The story of Irish pig prices in 2018 started in late 2017 when the price dropped dramatically from over €1.60c/kg to a low price of €1.40c/kg by the end of January 2018.
This price slump was caused by an overproduction of pigmeat globally, with increased production from the US, the EU, Russia, and the largest importer of pigmeat in the world, China also increased its domestic production.
With reduced import demand from the likes of China, demand for pigmeat fell off and prices followed. Increased pigmeat production was brought about by both an increase in sow numbers globally in 2018, but increased efficiency and kilos of pigmeat produced per sow have been a contributing feature of pig farming in recent times.
Perfect storm for pig farmers
Combined with this drop in Irish pig prices to an average price in 2018 of just €1.41c/kg, feed prices increased steadily over the year.
In January 2018, a composite feed price, incorporating all pig feeds, lactating sow feed, dry sow, creep, link and fattener feed, was in the region of €290/t.
This price has increased steadily to leave the feed cost at over €320/t today.
When expressed as a cost per kilo of pigmeat produced, the cost of overall feed has increased from €1.05c/kg to in excess of €1.17c/kg with today’s feed prices.
This increase was brought about by a rise in the commodity ingredient prices of grains globally, but also through the increased demand from the ruminant sectors due to the very late wet spring, and then drought conditions that Ireland suffered from in 2018.
Margin over feed
The cost of feed, the main variable cost of production in the pig sector, and the factory price received, give the margin over feed figure.
Teagasc states that when all costs are accounted for, a margin-over-feed figure of 50c/kg is required in order to sustain a long-term profitable pig sector in Ireland.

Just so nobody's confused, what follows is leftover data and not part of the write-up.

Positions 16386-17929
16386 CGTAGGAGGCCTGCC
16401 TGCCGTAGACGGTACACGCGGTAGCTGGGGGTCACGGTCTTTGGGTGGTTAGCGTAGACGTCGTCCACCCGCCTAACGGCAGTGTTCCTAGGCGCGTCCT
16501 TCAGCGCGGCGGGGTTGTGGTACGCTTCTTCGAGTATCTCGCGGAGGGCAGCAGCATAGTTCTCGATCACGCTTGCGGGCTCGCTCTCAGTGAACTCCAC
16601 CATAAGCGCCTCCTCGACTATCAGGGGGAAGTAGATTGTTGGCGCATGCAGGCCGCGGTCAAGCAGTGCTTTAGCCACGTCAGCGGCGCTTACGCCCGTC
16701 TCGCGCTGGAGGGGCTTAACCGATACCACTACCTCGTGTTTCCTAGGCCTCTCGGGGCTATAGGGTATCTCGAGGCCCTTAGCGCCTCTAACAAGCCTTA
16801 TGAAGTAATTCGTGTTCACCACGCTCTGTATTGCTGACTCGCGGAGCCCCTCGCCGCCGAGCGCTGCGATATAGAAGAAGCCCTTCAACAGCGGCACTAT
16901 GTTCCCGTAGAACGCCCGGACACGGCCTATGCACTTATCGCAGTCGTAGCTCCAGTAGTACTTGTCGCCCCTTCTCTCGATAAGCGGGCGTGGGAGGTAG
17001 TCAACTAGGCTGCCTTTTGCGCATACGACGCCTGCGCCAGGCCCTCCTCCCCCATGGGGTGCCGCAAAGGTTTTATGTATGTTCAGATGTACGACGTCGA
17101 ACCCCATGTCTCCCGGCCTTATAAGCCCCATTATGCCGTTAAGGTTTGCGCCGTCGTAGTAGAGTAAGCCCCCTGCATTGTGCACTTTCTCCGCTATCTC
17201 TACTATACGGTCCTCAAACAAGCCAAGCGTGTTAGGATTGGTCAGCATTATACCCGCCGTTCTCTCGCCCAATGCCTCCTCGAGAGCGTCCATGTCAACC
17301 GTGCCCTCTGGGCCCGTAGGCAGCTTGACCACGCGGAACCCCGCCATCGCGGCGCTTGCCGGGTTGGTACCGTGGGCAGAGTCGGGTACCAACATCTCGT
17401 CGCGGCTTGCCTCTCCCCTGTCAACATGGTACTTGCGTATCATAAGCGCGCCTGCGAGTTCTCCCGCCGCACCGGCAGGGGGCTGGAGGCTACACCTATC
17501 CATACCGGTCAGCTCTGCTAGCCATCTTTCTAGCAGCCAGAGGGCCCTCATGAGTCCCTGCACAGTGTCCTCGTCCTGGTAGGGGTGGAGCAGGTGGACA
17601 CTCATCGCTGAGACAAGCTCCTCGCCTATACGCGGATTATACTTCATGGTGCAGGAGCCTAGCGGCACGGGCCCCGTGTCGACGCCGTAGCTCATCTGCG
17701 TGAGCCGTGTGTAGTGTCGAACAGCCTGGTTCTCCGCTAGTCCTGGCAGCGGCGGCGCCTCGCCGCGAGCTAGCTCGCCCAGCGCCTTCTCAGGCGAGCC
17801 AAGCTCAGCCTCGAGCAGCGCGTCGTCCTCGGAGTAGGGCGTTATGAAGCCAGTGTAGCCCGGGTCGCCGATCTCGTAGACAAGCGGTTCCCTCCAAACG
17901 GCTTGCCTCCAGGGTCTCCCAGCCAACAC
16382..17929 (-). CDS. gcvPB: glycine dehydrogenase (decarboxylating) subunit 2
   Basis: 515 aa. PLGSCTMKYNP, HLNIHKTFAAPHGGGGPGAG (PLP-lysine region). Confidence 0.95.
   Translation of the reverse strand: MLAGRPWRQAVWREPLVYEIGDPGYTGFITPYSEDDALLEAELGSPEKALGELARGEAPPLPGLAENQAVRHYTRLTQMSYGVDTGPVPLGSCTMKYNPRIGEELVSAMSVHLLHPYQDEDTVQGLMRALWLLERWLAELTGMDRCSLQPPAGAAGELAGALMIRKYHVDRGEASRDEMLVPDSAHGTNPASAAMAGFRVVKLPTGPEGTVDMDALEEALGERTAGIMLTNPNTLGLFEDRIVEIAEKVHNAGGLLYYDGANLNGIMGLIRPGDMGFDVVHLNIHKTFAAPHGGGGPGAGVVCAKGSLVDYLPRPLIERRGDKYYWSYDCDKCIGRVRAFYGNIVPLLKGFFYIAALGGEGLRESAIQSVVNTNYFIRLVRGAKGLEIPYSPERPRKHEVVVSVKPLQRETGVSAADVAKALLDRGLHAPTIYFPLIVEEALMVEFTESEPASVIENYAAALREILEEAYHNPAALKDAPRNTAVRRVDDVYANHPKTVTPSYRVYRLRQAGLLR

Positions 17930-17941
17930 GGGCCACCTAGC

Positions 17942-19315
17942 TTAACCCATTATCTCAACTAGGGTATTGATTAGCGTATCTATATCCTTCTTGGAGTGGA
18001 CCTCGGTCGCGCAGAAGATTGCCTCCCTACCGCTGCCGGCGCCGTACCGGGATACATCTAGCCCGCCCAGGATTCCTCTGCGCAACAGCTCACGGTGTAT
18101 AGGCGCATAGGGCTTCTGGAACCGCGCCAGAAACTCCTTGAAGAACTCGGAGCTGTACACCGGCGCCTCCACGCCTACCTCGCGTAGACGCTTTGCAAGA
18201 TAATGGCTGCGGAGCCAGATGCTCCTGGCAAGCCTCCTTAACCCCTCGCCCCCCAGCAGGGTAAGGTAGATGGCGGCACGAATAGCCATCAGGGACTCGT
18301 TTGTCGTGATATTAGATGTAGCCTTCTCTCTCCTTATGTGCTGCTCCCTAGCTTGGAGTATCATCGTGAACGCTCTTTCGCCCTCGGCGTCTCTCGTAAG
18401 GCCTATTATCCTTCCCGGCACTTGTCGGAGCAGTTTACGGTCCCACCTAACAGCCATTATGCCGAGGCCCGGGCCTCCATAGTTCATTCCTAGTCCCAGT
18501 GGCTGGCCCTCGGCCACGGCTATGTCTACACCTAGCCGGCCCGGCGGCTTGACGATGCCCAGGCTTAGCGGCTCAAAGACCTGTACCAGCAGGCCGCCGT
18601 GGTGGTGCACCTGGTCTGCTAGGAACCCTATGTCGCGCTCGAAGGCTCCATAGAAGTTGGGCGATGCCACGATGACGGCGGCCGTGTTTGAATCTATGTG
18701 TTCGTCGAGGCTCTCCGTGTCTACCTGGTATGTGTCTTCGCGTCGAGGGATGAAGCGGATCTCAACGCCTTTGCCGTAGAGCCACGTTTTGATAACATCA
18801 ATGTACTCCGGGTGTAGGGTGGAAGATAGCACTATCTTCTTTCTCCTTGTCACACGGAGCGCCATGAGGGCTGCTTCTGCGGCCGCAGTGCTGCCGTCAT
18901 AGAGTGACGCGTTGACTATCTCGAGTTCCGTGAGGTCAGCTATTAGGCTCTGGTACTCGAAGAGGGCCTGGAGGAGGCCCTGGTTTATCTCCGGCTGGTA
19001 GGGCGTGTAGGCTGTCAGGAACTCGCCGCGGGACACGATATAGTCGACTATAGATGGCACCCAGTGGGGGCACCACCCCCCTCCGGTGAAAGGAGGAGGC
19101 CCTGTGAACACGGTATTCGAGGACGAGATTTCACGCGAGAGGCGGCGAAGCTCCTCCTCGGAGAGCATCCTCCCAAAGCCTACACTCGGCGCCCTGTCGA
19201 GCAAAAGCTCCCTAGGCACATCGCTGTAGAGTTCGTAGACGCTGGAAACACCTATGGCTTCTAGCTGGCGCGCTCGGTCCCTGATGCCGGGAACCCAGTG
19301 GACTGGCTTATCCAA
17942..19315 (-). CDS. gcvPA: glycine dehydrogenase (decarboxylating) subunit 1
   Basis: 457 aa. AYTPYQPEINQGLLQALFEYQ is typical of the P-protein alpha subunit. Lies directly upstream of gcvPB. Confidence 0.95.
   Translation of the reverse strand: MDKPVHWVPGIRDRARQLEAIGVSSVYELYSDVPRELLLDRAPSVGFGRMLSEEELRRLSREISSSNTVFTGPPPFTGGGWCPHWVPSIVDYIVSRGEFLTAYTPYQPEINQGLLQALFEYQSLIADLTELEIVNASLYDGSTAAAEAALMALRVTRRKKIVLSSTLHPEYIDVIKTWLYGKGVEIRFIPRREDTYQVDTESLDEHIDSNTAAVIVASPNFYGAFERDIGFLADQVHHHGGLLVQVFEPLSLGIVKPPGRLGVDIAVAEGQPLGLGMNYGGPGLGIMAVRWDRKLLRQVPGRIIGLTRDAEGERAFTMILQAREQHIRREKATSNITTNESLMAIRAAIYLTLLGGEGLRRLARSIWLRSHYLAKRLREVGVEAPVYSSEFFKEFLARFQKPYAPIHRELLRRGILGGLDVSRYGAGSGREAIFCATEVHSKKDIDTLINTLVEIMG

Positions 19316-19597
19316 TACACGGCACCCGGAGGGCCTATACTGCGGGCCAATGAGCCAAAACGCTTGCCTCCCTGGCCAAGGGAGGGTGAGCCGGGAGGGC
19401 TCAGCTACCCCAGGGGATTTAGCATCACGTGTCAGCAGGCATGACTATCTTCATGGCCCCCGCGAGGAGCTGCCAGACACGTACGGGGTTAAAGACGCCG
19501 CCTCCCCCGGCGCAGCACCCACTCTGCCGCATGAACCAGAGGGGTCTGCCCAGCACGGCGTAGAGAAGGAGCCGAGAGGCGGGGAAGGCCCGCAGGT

Margin over feed was recorded as 33c/kg for 2018 by Teagasc.
This is a loss of 17c/kg on every kilo of pigmeat produced, or in more stark terms, a loss of €14.50 per pig sold.
This is clearly unsustainable going forward.
After months of losses, the financial crisis the pig sector is enduring has claimed some casualties with a number of pig units ceasing production and more pig farms on the market as going concerns.
While the pig sector is well used to price volatility, the margin over feed in 2018, that is down as low as 20c/kg today, is the worst yearly figure in over 20 years.
The market will undoubtedly turn, pig prices will rise, feed markets will stabilise, but pig farmers have to question the long-term sustainability of a sector that is highly efficient in terms of overall productivity and carbon emissions, that is not supported directly by the EU CAP budget.
African swine fever
African swine fever (ASF) is a highly contagious viral disease that results in high levels of mortality in pigs and herds.
It has the potential to completely ruin an affected region’s pig industry.
Reported incidents of ASF were first notified in late 2016 in eastern Europe, and into 2017 with Moldova, Czech Republic, Hungary and Romania affected.
It’s difficult to find any positivity in what has been a disastrous year
Reports of outbreaks emerged from China in August 2018 and many more confirmed and unconfirmed reports of the severity of the pandemic have hit the headlines.
Another European outbreak, this time in Belgium, has heightened all EU member states’ concerns and biosecurity measures have been increased to prevent the disease spreading throughout mainland Europe.
It’s difficult to find any positivity in what has been a disastrous year, but figures released by Bord Bia show that Irish pigmeat exports for 2018 were up 6% in volume on 2017 figures.
There has been major growth in Japan, Philippines, Australia and South Korea.
Bord Bia announced that a two-year €4m promotion campaign will be launched this year to promote both Irish beef and pigmeat to southeast Asian markets.
China’s ASF outbreaks will reduce domestic production in 2019, and demand for imported product will increase.
If Ireland maintains our AFS-free status, we are well positioned to benefit from this expected but often price sensitive increase in demand from China in 2019.
An increase in the Irish pig price above a breakeven figure in the region of €1.60c/kg is a long way off today, and this anticipated price rise may not come in time for some of our pig farmers.
* Acting executive secretary,
IFA pigs committee